CHICAGO (CBS) -- City Hall was tight-lipped Wednesday about reports the Johnson administration has toured the shuttered museum in the River North neighborhood as a potential shelter for migrants.
Mayor Brandon Johnson didn't give a direct answer when asked a yes or no question about the city's efforts to explore the former Chicago Museum of Broadcast Communications to possibly house asylum seekers.
Earlier this week, Ald. Brendan Reilly released a statement saying the mayor was considering a migrant shelter at the Marina City complex, where that museum used to be, on State Street just north of the Chicago River.
Originally, Johnson's office said, "There are no plans to convert Hotel Chicago, 333 N. Dearborn, into shelter for new arrivals."
Since then, CBS 2 has learned it could be a different address at the same complex the mayor is considering as a possible migrant shelter – the shuttered Museum of Broadcast Communications at 360 N. State St.
Wednesday afternoon, Reilly released a statement saying he was "incredibly disappointed the Mayor's Office was not forthright when asked if the Marina City Complex in River North was being considered for a migrant hotel that could house up to 1,000 migrants."
"While the Administration was correct when they said 333 North Dearborn was not being considered to serve as a migrant facility, they chose to omit the fact that they are considering another address at Marina City for migrant housing at 360 North State Street," Reilly added. "This morning, my staff contacted the new owners of the former Museum of Broadcast Communications located at 360 North State Street and confirmed that members of the Johnson Administration did recently tour the facility and expressed a strong interest in potentially using the site for future migrant housing."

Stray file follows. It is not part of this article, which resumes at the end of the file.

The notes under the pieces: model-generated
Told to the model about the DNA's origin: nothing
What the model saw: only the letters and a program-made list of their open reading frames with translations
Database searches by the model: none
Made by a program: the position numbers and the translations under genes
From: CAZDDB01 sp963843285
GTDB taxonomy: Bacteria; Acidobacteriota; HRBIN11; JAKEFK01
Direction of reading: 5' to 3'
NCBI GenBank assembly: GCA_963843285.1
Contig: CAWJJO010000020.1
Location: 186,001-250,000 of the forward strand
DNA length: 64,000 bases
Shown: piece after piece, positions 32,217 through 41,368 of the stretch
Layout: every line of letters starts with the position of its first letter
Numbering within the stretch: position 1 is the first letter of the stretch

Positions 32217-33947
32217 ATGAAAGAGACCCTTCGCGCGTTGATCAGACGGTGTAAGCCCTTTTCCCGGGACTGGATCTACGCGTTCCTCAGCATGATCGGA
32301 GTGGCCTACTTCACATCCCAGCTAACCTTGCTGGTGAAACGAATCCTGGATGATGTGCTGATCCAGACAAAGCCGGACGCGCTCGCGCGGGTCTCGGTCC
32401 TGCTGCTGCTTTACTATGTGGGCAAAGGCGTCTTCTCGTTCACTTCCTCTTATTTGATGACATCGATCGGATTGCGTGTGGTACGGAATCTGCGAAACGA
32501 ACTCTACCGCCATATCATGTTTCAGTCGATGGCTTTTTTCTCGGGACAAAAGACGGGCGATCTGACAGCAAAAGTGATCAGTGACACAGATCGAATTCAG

"The Administration's careful use of semantics; dishonesty by omission; and total disregard for public transparency around potential sites for migrant housing is not good government, it is wrong. The residents of Chicago should not continue to be left in the dark when impactful decisions are being made regarding potential migrant housing facilities in their communities," Reilly added. "Mayor Johnson's failure to create and implement a comprehensive plan to manage the migrant crisis isn't just disappointing, it is totally unacceptable."
Johnson was asked repeatedly about whether his office is considering the museum site, but would not answer directly, only saying that his administration is assessing multiple sites across the city.
"There has been some confusion. Everything that I've said, I've meant, and so if you haven't heard it from me, then you don't have to be confused about it," he said. "What I've said repeatedly is that we're looking for locations throughout the entire city, and when we put forth an idea or particular location and space, nothing we do is done surreptitiously. So we do it out loud."
The possibility of a migrant shelter at the former Museum of Broadcast Communications comes as Johnson's plans to build a migrant tent camp at 115th and Halsted streets, when the City Council delayed a final vote on plans to purchase the site for $1, in the face of objections from Ald. Ronnie Mosley (21st) and several other aldermen who refused to go against Mosley's wishes.
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